How do you deal with bad moods?

Most people do not understand the difference between the words, “feeling”, “emotion” and “mood”.

In Psychology, the words “feeling” and”emotion” tend to have different meanings.  In everyday language, they are essentially the same.

The word “mood” , while also used interchangeably with “feeling”, tends to have a different connotation.

A “mood” is a longer lasting “feeling state” that may not be related to any specific issue or point of focus.

The website (a good source of information on emotional intelligence) defines mood as “They’re not tied to a specific incident, but a collection of inputs.  Mood is heavily influenced by our environment (weather, lighting, color, people around us), by our physiology (what we’ve been eating, how we’ve been exercising, if we have a cold or not, how well we slept), by our thinking (where we’re focusing attention), and by our current emotions.  Moods can last minutes, hours, probably even days.”

If you are dealing with a mood, suggestions which involve distraction including going for a walk or listening to music can be effective.  Questioning the weather, your environment, or your physiology is also good.  Finally, just waiting it out allows you to avoid giving the mood too much “power” by elevating its impact on you and lets the mood pass.

As I will show below, using distraction for feelings may not be a good idea.

That being said, let me address this issue in terms of feelings.

Feelings tend to be more short term and related to a specific trigger.  In my opinon, feelings, and how we relate to them, are,  a different story compared to moods. The reason for this is the function feelings serve and the information they provide.  If you don’t understand your feelings (or emotions), you may find yourself doing things you later regret (anger), failing to give yourself permission and time to recover (sad), being too hard on yourself (guilt and shame), or missing out on opportunities to positively impact your life and your relationships.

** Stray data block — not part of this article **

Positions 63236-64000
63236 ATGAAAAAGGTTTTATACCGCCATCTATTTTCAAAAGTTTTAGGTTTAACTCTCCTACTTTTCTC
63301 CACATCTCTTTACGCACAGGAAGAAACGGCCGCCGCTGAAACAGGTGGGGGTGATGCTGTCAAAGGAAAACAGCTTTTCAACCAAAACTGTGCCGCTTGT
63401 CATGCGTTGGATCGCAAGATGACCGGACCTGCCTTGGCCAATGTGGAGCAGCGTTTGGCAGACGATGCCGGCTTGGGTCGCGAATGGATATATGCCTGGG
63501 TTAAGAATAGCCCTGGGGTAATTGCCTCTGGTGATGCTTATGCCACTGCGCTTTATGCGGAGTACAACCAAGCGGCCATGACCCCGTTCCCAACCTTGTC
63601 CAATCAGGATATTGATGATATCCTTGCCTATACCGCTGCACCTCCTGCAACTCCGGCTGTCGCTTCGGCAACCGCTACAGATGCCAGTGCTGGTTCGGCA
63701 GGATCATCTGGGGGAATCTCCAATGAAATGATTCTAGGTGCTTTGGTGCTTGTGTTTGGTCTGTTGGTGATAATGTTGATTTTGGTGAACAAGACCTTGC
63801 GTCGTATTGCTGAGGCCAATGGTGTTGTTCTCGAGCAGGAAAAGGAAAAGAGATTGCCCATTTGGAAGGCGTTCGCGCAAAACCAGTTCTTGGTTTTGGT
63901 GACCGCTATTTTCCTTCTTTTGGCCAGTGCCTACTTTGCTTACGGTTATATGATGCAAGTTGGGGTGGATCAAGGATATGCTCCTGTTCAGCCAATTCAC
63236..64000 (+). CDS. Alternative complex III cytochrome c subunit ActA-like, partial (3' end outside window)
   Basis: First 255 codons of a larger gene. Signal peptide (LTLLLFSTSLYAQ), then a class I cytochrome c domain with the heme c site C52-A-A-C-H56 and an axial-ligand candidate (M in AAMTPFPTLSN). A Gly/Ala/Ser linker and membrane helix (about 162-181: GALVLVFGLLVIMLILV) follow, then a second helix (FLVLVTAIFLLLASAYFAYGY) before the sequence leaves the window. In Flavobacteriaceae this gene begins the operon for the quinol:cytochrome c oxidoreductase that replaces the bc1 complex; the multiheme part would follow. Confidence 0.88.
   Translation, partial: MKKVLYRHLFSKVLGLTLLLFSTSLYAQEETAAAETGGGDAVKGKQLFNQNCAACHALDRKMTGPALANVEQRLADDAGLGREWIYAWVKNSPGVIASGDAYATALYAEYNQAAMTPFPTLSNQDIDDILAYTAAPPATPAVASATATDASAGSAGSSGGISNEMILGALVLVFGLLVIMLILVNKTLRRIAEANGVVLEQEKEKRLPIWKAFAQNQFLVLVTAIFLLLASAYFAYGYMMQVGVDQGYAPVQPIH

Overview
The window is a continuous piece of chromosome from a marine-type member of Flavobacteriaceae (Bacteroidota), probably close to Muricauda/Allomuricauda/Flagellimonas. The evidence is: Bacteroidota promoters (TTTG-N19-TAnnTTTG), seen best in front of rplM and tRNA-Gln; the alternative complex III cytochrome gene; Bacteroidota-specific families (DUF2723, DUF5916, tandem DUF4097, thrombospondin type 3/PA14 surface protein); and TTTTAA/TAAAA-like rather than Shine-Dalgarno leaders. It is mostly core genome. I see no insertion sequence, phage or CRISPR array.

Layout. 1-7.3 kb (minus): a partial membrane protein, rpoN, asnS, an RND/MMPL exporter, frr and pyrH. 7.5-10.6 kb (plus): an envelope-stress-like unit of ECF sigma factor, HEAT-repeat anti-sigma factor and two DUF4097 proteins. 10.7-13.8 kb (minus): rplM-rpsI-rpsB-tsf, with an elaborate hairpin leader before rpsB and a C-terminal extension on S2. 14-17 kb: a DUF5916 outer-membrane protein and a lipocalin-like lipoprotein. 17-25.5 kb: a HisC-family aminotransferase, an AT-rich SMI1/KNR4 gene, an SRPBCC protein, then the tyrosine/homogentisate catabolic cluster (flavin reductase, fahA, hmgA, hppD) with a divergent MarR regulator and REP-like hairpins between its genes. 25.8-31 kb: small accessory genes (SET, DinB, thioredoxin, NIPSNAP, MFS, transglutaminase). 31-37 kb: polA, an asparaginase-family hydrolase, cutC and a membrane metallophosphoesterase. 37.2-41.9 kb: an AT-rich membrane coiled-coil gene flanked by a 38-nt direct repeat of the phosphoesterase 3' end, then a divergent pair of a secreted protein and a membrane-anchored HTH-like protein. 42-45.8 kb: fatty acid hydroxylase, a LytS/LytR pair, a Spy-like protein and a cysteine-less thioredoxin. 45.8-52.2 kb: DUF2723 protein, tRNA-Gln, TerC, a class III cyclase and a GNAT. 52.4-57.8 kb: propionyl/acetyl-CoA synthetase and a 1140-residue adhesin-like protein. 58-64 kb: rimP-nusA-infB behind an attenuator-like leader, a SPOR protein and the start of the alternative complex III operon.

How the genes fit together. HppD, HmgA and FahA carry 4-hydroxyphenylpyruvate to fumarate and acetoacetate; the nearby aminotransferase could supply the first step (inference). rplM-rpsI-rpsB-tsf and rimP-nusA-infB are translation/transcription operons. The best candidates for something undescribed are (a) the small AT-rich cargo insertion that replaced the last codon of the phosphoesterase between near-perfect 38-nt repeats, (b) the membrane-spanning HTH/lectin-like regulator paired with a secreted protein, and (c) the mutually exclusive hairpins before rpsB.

As I’ve written about in my two Amazon best seller books Emotions as Tools and Beyond Anger Management, while we can see manifestations of feelings in all human societies and in some subhuman species, feelings, in humans, helped us survive as a species and, in many ways, while we, as humans, have evolved, the 6 primary feelings (mad, sad, glad, fear, disgust and surprise) and how they impact us, have largely remained the same over time.

Four of the six  primary feelings are threat detectors which evolved in humans to subconsciously alert us to threats which in primitive times would kill us and prepare our bodies to deal with the threat. This is the emotional reaction to potential threats which we still experience today.

Over time, the thinking parts of our brains developed to the point where we now have the ability to choose how we respond to possible threats.

Incidentally, there are no good or bad emotions (This is an emotional myth.) just like there are no good or bad moods.

There are two reason that feelings (and moods) get labelled as “bad”.  The first is is that some feelings are hedonically negative (they are experienced as discomfort). Secondly, some people do dumb or hurtful things when they are reacting to a feeling.  Unfortunately, the feeling rather than the hedonic state or the unfortunate choice of behavior gets the label and the bad rap.

Each feeling communicates a specific message about how a “threat” is perceived.  Understanding this message gives you two advantages and it is these advantages which make feelings valuable and allow you to use them as tools to improve your life and your relationships. I’ve discussed the message of specific feelings in other posts.

While some writers suggest distraction as a viable means of dealing with uncomfortable feelings, I do not believe this to be the case. To ignore a possible threat(and the feeling which is alerting you to it) via distraction is the same as texting while driving.  If there are no obstacles, you may be able to multitask while driving.  However, if an obstacle or threat is real, you will miss it.

Moods do not have these advantages.

First, when you understand the message of the emotion you are experiencing , you can evaluate the nature of the threat and choose your response.  If the threat is valid, stay with the feeling, make a plan to deal with the threat, and execute your plan.  If you have misperceived the threat, change your perception and move on. This can have a positive impact on your life.

Second, when you understand the message of an emotion, you are in a better position to deal with another person who is directing this emotion at you.  This can have a positive impact on your relationships.

I welcome your comments.